Trump Chicago Skyscraper Loan Under Scrutiny
Donald Trump’s 92-story skyscraper in Chicago is the biggest thing he’s ever built. It’s also the last. And now that Manhattan District Attorney Cyrus Vance Jr. has Trump’s tax returns and supporting documents, the forgiveness by lender Fortress Investment Management of $150 million in loan principal and interest on that property is being investigated for possible tax fraud.
Investigators for Vance and New York Attorney General Letitia James have been poring over Trump’s financials, looking into accusations by former Trump “fixer” Michael Cohen that the former president routinely doctored loan and tax documents to suit his purposes.
In Chicago, Trump’s vision for a grand condo, hotel, restaurant and retail building was plagued by financial problems almost from the day it opened during the financial crisis in 2009. Trump was unable to sell many of the multi-million-dollar residences and much of the retail space has never been occupied. The building became another disappointment in Trump’s bankruptcy-filled portfolio, but he also turned it into a mechanism for exploiting the tax code.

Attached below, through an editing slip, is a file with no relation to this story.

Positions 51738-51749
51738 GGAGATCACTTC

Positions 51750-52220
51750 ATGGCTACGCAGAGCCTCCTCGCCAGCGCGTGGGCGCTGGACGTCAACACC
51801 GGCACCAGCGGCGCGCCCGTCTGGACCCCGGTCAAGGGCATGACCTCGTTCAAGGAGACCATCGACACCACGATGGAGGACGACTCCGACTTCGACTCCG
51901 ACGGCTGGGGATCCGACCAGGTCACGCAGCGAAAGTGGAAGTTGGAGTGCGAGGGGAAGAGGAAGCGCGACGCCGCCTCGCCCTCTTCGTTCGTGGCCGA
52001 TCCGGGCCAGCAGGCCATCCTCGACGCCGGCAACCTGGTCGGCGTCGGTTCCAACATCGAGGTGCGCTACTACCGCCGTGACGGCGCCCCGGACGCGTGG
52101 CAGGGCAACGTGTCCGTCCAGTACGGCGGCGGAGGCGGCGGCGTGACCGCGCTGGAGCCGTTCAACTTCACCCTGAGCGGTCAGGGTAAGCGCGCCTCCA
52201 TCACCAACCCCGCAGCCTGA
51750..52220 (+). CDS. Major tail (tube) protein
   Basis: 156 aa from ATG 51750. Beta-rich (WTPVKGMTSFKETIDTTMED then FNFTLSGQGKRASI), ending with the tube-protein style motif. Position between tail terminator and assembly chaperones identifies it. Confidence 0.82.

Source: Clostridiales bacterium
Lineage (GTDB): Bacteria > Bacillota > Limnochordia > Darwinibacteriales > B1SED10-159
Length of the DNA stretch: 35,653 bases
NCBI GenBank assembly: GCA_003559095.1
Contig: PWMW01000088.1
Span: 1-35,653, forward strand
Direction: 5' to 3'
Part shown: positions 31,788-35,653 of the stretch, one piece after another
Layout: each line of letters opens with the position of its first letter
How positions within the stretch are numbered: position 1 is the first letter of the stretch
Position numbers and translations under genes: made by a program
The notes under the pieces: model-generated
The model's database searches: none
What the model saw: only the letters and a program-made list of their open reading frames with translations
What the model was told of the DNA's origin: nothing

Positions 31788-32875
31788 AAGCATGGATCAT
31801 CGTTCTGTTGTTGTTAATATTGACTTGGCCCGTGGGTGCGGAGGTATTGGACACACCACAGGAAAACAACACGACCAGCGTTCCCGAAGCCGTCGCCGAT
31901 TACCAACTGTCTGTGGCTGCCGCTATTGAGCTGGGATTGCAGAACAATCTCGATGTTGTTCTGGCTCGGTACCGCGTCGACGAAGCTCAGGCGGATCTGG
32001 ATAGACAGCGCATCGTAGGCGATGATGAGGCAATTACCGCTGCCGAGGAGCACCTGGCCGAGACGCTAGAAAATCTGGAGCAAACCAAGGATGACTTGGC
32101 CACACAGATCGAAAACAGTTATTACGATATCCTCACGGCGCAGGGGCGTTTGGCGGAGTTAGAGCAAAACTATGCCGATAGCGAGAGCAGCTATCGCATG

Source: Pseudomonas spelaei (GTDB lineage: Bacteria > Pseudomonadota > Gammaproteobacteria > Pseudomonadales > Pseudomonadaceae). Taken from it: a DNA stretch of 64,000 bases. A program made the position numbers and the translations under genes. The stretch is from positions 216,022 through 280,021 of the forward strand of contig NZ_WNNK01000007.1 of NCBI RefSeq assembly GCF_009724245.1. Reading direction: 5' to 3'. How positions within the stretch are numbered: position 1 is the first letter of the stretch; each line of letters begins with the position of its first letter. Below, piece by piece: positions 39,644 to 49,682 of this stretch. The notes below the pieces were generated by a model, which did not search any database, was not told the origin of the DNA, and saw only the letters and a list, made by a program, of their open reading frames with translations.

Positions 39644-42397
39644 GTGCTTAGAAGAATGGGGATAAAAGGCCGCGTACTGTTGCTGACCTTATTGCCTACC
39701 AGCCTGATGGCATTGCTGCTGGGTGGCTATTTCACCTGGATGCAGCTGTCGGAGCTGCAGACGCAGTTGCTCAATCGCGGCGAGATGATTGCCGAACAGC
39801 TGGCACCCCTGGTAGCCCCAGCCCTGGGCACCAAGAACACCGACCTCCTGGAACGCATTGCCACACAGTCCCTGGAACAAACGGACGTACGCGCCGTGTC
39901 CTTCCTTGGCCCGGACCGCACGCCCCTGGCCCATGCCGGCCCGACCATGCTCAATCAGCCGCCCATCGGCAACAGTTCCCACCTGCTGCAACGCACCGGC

Somehow Trump managed to strong-arm several of the lenders for the project into renegotiating loan terms and, ultimately, forgiving massive amounts of the debt while maintaining ownership. Since 2010, lenders have forgiven about $287 million in debt that he failed to repay, according to tax records obtained by the New York Times.
What piqued the interest of New York investigators is the question of whether Trump and his companies declared that forgiven debt as income and paid tax on it, as required by IRS rules. James has characterized the Fortress debt forgiveness as a “significant” aspect of her investigation.